Why gay men love movies while lesbians could care less: My theory is that gay men, unlike lesbians, have an innate, hyper-acute visual sense. It's related to what I have speculated to be the genesis of much (but not all) male homosexuality: an artistic gene that ends up isolating sensitive young boys and interfering at a crucial moment with the harsh dynamics of schoolyard male bonding.

(I don't know... I recognize that most gay men I've known were hyper-aware visually. But, I tend to be pretty aesthetically acute myself. And the Europeans are all aesthetes! In fact, I have no idea how French gays distinguish themselves when everyone else is chic and catty.)

On the 70s film Cruising (which gay rights groups boycotted):
I loved Cruising--while everyone else was furiously condemning it. It had an underground decadence that wasn't that different from The Story of O or other European high porn of the 1960s. I bought the Cruising soundtrack, which was really radical for its time, and played it for years.

(I've never gotten why Cruising was so villified. Certainly it detailed a part of the culture that exists, and continues to exist, and which is probably a lot more interesting than watching an old white-bread gay couple opening their mail, or whatever else is politically correct to film these days! And she's right about the soundtrack- it's great, especially the stuff by The Cripples and The Germs.)

On the death of gay aesthetics (Bruce La Bruce has argued that AIDS killed off gay aesthetics): As a disciple of Oscar Wilde (whose epigrams I began studying in adolescence), I definitely feel alienated from the ideology-driven standards of many gay festivals. And I completely agree with Bruce La Bruce's analysis of the death of gay aesthetics.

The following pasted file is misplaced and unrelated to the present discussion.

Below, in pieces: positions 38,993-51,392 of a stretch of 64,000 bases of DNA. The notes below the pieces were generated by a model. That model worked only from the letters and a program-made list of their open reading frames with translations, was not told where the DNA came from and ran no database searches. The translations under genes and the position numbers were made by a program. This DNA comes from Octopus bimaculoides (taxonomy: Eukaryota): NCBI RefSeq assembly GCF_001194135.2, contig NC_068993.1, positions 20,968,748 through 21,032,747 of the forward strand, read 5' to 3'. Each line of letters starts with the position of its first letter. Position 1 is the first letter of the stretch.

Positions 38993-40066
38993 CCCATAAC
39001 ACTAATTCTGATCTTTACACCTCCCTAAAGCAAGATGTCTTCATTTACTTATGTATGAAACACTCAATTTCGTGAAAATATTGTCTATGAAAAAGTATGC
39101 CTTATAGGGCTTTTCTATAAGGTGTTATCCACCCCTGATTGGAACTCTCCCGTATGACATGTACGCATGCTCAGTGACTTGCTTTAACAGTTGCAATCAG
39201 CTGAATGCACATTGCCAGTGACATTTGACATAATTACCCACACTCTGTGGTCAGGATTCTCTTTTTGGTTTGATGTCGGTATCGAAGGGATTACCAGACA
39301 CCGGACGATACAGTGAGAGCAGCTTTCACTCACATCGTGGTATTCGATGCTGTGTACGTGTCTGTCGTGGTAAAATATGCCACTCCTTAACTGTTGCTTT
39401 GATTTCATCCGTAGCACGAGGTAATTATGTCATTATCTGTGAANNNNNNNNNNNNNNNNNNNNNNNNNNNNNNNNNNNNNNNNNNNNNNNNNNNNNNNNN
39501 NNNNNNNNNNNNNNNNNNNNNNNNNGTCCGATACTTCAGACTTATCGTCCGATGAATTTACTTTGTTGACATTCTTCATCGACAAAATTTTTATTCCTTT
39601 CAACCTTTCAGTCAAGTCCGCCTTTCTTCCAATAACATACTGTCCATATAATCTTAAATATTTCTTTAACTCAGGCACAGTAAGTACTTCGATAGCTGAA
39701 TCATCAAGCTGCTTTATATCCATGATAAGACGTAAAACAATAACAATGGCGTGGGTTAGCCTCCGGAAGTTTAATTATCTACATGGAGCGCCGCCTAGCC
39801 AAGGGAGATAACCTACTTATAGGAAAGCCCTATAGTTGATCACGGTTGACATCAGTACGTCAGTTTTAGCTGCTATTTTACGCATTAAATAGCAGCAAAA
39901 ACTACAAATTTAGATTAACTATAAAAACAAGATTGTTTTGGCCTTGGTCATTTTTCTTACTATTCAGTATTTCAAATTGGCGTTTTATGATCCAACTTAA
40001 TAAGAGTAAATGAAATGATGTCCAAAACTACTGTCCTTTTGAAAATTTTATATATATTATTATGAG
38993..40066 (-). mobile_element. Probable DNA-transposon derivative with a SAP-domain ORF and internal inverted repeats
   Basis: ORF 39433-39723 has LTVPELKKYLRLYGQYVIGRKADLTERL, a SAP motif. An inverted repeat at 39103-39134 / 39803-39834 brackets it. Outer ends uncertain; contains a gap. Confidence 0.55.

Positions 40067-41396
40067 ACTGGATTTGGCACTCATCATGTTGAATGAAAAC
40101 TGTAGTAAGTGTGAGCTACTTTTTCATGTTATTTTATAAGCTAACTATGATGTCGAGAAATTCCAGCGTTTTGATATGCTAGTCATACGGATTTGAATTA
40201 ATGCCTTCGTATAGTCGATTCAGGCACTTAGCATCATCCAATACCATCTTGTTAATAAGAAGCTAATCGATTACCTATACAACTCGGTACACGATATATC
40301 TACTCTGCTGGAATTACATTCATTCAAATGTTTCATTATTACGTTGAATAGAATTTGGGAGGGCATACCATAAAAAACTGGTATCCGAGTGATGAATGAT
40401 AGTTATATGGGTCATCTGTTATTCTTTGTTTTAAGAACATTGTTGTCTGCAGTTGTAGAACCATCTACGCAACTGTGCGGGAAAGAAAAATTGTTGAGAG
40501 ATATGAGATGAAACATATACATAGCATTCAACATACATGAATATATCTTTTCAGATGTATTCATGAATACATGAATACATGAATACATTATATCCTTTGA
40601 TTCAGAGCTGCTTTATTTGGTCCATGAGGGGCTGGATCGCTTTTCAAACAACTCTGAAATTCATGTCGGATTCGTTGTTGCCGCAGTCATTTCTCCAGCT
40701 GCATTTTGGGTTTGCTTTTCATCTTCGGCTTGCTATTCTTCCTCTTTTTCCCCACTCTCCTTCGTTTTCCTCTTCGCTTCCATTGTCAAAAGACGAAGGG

One problem is that film-making in general declined in quality from its high points in studio-era Hollywood and European art film of the 1950s and '60s. The precipitous drop-off can even be seen in the careers of genius directors like Bergman, Fellini, and Antonioni. The great age of movies may be over, replaced by other genres, such as digital animation and Web communications.

(I'd agree here. Gay films have gotten dreadful and ham-fisted for the most part. But, so have most films. The cinema is becoming an echo chamber of empty noise.)

If we are ever to see a revival of artistry, young film-makers must study and absorb the great movie past. To build on the small, weak, one-dimensional films of the 1980s and '90s is a dead end. The same thing with writing: if young people simply draw on the shallow, cynical, jargon-clotted postmodernism of the 1980s and '90s, they'll produce nothing that will last.

(Some of them do study old films. But the problem is that they're so limited themselves that nothing sinks in. Like Tarantino idolizing Godard, but only noticing the visual style, and lacking any interest in the politics or the existential themes in the films. The pictures haven't gotten small- the directors have!)

This is why I exalt Tennessee Williams as a supreme role model: he was openly gay (daring at the time) but never ghettoized himself. He lived in the real world and thought and felt in passionate, universal terms--which is why he created titanic characters who have had worldwide impact and who are still stunningly alive.


The Pagan Temple said...

Gay films and themes are the equivalent of the blaxploitation flicks of the seventies, to at least some extent.

Rufus said...

Right, and it's weird because they were actually a lot better, had more complete stories back when they couldn't be upfront about it. Cat on a Hot Tin Roof is, of course, a masterpiece. But even a lesser gay drama, like The Boys in the Band, was better than the generic 'gay movies' that clog up the video store shelves these days.